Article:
Just like the Romans did with their “Bread and Games”. Provide the population with enough food and entertainment and they won’t riot too often. This works well for many countries that can offer this all for their population. Then again, the current economic crisis does make this a bit more difficult. And the Internet is providing the modern alternative for the Games the Romans used to organize. But the Internet is showing people how civilians live in other countries, and allows them to see their own poverty compared to e.g. the European and American people have. It makes them want more. Or the exact opposite, since we “westerners” are sinners so all we have are sins.

Just depends on your religious views, actually. Moderately religious people will see the Western lifestyle, consider it very comfortable and they will start to want their own comforts. The fanatics will just see sins after sins and will demand that these sinners are stopped, starting within their own countries. And these different views will continue to cause new conflicts in those countries until one side will have “exterminated” (or suppressed) the opposition.

And again, I have to think about Europe in the past. Especially the Spanish Inquisition. The Inquisition was a very fanatical, religious movement with a powerful army. When they suspected that a town had a few sinners, they would not hesitate to kill the whole population so God could sort it all out at the Gates of Heaven. Innocent or guilty, it just didn’t matter. If you were innocent, you would be welcomed in Heaven. If you were a sinner, you’d end up in Hell. All the inquisition did was to let God decide about this a bit sooner.

Will there be an Islamic Inquisition someday? Actually, it already seems to exist and calls itself “Al-Qaeda”. But this is considered to be a terrorist organisation, related to the Taliban from Afghanistan. It shares similar religious views and has the same origin. It’s views are extremely fanatic and similar to those of the Inquisition, although the religion underneath differs. But Al-Qaeda doesn’t seem to have a clear structure. It’s more like a large collection of small groups that share the same religious values, but without a clear leadership. The Inquisition had a strict structure and clear roles for every member. That actually made it easier to put an end to the inquisition.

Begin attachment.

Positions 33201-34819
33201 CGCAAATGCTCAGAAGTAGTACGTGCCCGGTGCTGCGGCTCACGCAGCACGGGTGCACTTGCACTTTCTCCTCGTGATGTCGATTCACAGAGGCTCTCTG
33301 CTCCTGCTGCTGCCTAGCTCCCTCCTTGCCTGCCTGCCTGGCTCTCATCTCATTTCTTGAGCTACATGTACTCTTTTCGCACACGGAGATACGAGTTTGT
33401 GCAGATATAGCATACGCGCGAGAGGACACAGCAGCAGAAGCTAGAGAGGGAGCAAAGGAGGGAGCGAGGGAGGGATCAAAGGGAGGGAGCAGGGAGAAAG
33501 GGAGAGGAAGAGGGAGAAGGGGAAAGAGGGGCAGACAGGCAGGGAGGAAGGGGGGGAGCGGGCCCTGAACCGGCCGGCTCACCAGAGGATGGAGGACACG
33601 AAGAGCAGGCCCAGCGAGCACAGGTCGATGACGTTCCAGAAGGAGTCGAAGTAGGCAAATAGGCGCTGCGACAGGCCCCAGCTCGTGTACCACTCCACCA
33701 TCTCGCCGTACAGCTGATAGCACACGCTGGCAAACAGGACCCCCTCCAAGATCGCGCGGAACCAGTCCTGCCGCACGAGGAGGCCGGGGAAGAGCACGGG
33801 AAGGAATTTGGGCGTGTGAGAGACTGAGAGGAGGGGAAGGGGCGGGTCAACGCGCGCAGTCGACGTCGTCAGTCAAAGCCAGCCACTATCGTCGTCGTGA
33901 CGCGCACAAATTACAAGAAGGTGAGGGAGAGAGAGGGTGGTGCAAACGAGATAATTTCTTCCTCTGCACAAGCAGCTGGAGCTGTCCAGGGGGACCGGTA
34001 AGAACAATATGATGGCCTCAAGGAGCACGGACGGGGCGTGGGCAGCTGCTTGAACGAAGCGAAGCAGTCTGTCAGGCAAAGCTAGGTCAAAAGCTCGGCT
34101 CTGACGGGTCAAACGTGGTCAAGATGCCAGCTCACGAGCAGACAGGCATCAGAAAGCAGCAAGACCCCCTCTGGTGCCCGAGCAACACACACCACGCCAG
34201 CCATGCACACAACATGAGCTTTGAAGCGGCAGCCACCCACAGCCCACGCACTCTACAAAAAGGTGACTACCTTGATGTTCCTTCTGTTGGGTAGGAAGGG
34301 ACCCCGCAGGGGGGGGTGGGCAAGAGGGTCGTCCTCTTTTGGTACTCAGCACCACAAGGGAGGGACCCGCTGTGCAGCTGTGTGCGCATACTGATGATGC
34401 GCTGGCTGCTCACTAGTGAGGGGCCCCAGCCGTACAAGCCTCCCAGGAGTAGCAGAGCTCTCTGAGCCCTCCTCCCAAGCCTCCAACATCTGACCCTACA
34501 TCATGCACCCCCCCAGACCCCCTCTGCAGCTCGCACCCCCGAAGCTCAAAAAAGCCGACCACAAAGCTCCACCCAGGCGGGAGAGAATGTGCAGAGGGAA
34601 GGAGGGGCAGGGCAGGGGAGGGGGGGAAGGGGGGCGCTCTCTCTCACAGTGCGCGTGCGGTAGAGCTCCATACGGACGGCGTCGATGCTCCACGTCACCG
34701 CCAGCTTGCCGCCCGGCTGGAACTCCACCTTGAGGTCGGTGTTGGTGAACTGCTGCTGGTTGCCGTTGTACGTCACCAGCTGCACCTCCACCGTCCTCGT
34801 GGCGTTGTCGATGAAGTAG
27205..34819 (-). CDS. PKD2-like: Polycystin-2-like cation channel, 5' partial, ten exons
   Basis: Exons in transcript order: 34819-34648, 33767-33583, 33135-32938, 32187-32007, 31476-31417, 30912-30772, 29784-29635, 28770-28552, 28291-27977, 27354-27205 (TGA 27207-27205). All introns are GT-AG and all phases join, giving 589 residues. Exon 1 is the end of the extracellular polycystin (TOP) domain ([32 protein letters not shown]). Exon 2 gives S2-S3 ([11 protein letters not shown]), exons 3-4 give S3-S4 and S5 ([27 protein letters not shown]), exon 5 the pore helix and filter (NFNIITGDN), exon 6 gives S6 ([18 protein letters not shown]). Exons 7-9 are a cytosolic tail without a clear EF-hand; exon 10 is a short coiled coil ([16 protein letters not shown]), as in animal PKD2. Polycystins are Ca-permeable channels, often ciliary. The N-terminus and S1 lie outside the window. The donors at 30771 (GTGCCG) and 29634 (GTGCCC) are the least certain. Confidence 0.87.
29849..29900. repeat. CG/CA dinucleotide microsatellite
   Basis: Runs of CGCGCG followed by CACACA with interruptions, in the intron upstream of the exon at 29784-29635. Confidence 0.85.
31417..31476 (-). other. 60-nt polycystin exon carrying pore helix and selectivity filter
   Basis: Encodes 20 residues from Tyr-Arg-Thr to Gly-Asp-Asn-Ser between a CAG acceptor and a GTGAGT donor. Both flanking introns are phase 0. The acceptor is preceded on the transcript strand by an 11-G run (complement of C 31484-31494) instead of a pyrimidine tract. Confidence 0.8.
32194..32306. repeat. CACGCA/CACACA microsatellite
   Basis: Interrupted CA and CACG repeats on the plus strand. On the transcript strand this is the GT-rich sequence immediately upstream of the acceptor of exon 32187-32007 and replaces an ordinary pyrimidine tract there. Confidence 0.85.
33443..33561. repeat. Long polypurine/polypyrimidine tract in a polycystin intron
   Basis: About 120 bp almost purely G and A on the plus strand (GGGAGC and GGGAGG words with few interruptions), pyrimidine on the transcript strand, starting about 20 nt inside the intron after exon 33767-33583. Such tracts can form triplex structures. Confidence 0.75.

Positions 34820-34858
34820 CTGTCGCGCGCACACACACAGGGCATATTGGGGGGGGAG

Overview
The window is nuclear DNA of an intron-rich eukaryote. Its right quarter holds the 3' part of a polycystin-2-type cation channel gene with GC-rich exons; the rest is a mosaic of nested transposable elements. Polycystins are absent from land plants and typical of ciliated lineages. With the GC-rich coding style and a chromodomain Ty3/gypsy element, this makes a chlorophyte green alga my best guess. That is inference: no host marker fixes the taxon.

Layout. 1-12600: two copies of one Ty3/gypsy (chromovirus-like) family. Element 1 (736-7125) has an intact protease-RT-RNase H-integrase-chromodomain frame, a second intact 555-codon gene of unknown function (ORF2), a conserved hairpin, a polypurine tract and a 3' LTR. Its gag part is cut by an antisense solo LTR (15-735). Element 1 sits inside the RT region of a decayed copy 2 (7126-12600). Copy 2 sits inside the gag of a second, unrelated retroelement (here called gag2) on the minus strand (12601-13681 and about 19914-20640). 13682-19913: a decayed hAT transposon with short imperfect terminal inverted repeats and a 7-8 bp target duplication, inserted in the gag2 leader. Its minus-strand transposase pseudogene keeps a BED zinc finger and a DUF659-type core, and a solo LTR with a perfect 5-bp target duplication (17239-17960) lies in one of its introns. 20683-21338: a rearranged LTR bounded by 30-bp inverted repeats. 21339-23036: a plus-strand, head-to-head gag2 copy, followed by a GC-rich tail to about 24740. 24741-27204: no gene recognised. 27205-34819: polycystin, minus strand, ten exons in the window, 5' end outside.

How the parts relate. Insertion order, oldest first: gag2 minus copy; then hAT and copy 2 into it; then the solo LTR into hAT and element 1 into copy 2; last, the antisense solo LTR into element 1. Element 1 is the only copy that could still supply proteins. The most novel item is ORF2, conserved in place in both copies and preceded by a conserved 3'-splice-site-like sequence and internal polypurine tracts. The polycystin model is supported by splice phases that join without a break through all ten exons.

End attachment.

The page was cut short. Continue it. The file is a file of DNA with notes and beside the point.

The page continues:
But it brings me back to my original question… Will the Arab Spring start the next World War? Might it be that this next War has already started, considering the fact that Al-Qaeda is already operating within six major world powers? (The EU, the U.K., the U.S., India, Russia, Australia and Canada.) However, wars are fought by armies, between countries. Al-Qaeda isn’t representing any country but just a religion. And it doesn’t have a real army but more something that might be called Militia at best, or plain terrorists for most.

And to be honest, I don’t know the answer. But I do realize that if one of those countries that are involved in the Arab Spring manages to create a stable home base for Al-Qaeda then that would result in World War III almost immediately, since the USA has already declared Al-Qaeda as their number one enemy. If, for example, it turns out that e.g. Iran happens to be the home base of Al-Qaeda, then the USA would bombard this country so much and for a very long time until the highest mountain will be lower than any Dutch meadow. The same would apply to other countries that would try to provide Al-Qaeda a home base.